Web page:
Fiat Chrysler Automobiles has made significant in-roads into the European fleet segment over the past three years under the command of European fleet boss Alessandro Grosso. However, not all markets have increased at the same rate and now the UK and Germany are gaining more of the focus.
“There are 10 major markets in Europe in true fleet and they account for around 3.5 million vehicles,” says Grosso. “That includes fleet sales through our dealers, long-term rental and all their sub-channels from corporate to private.
Tech solutions to boost FCA fleet
In a bid to both keep in touch with end users and increase sales, FCA has two Europe-wide web-based systems called Drivers Club and Privilege.
“I have lots of different customers,” says FCA European fleet boss Alessandro Grosso. (pictured below) “There are the leasing companies, the corporates, the fleet manager, but also the user-chooser. All those levels are filters. It makes the user-chooser like a ghost to us.”
To connect with current FCA drivers the company has launched Drivers Club.
“We give people [FCA drivers/owners] the chance to join the Drivers Club with only the registration plate. With that you can get leisure gifts, physical gifts, according to your car. With this I can find out the renewal date and I can directly attack the user-chooser. We know that 86% of people who drive an FCA car renew with us. We only know this because they use the Drivers Club.”
Privilege is essentially an affinity scheme, although Grosso does not like the term. “It means we can offer FCA partners and our employees the chance to buy at the best discount rate but also the best lease rate.
“With Drivers Club and Privilege we have gained more than 3000 more orders in nine months.”
“So that’s about 30% market share across the 10 major markets, and by those I mean Italy, France, Germany, Spain, the UK, Belgium, Netherlands, Poland, Austria and Switzerland.”
In 2015, FCA had 4% of the fleet market at a European level, according to Grosso (pictured). “Now we are at 5% in Europe.
“We have been growing in all of the countries, including the UK and Germany. In Spain, we doubled our market share from 3-6%. In France, we have more than double digit growth.”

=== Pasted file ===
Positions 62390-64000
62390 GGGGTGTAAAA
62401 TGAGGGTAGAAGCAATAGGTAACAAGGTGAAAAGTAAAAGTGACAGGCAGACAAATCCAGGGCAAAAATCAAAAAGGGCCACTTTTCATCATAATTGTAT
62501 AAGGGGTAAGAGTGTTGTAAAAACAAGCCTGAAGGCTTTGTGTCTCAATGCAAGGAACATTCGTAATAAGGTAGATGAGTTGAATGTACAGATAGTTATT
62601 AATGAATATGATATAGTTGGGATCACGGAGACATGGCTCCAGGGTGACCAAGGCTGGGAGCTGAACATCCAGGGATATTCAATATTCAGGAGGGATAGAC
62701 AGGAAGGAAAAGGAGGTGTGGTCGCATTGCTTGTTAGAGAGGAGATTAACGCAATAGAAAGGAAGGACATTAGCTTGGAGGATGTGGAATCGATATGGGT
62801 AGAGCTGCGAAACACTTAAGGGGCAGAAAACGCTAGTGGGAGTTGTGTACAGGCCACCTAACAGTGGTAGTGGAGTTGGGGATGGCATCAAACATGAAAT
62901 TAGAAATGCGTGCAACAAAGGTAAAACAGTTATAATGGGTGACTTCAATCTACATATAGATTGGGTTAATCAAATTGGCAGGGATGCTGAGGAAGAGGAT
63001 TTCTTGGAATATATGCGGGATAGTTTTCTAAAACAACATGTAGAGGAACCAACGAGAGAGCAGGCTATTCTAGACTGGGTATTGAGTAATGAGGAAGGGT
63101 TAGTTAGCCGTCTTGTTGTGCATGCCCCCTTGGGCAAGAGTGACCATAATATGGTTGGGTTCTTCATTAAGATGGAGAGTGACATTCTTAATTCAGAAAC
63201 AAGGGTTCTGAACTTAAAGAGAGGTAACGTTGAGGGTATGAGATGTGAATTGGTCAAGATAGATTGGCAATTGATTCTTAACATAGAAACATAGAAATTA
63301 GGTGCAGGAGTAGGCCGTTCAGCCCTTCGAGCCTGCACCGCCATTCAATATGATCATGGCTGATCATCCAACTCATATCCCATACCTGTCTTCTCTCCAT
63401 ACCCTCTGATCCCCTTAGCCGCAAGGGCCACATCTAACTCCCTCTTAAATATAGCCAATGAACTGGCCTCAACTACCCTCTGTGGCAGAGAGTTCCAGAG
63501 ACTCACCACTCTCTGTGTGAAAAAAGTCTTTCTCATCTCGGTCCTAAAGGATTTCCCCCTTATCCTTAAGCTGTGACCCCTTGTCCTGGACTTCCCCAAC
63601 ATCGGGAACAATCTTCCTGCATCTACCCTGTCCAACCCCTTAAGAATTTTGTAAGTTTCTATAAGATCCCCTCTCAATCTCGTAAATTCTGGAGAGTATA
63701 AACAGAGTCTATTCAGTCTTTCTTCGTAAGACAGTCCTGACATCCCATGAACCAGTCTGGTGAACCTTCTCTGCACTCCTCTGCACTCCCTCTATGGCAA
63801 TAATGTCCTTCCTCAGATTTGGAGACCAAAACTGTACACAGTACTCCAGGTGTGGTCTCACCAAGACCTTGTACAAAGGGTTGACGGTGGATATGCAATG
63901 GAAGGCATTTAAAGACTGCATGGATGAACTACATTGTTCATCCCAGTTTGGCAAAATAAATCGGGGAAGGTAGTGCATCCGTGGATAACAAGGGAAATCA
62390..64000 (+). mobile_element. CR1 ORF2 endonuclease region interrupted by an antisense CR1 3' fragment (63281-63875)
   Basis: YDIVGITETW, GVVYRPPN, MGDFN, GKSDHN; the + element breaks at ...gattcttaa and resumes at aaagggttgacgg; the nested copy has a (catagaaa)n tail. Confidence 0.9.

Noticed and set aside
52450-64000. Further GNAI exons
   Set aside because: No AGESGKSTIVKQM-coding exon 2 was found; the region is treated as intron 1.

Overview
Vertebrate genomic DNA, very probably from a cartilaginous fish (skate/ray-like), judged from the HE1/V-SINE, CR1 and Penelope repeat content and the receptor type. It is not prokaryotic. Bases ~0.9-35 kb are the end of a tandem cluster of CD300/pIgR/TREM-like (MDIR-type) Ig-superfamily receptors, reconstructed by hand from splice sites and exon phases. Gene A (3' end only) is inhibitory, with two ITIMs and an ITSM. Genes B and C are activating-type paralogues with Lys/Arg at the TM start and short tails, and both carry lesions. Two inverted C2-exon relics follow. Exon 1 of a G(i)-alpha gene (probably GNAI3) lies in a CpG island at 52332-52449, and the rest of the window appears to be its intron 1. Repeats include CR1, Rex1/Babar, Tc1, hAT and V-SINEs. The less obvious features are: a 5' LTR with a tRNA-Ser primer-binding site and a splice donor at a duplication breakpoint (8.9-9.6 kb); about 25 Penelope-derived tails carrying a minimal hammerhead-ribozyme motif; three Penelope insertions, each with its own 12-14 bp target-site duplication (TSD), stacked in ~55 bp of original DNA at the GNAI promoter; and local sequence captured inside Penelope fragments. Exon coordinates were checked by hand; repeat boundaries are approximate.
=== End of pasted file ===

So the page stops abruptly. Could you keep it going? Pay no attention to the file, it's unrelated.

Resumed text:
However, Grosso admits: “I’m not playing in a good way in the UK and Germany. Those two markets account for 45% of the total weight of fleet in Europe. I’m playing, but not in the proper way. That means that I have a special project with these countries that should be at the same as the European level.”
FCA’s newest strategy is based on several “pillars” including product and customer experience.
On the product front, the group has one of the widest ranges of any manufacturer because it has not only Fiat cars, but also Fiat commercial vehicles, Alfa Romeo, Jeep and even the Abarth and Maserati brands.
“In terms of our FCA product we have the best coverage of sectors of the market including LCV. I want to play in all of the market sub-channels, too.
“What that claim means is that I can offer a car in any segment that the customer wants. It also means the customer can have these in any channel so they can buy, lease, or rent,” says Grosso.
He points out that he is mirroring the way the larger leasing companies are working in order for better communication and tie-ins with these firms. This means FCA’s European fleet operation is segmented by the type of customer and the way they run a vehicle. The customer segments include individual business cars often operated under a business contract hire package through a retailer, through SME customers up to large corporates, both of which may acquire their fleets in a number of ways.
“Small business is the biggest growing sector of the market it’s also the most profitable for both us and the leasing companies. They’re looking for mobility solutions.”
However, the large corporate sector still takes 50% of the market, according to Grosso.
“We are a good player here because that’s where we invested in the past and now we have the product, so all we have to do is collect owners. We are the preferred supplier for BT both for passenger cars and LCV and we are the preferred supplier for some ambulance trusts and for Rentokil.”
FCA’s plan for growth in the UK and across Europe is to work more closely with the leasing firms and brokers.
“We have to work more directly with the leasing companies in order to develop all the sub-channels; telesales, digital sales and e-commerce. These distribution channels should be combined with our channels, that way we should cover all of the market.
Grosso claims this should result in a “perfect storm” of fleet sales.
“One area we could do more in in the UK is Motability, particularly with Jeep because the SUV segment is booming.”
In a bid to capture a greater proportion of cars that go to fleets via brokers, FCA is working with its in-house lease firm Leasys.
“More than 40% of leasing sales are being made through brokers. We have been investing a lot with our captive leasing firm Leasys. And some of that investment is into a broker channel. Also we are partners with the main brokers in the UK,” says Grosso.
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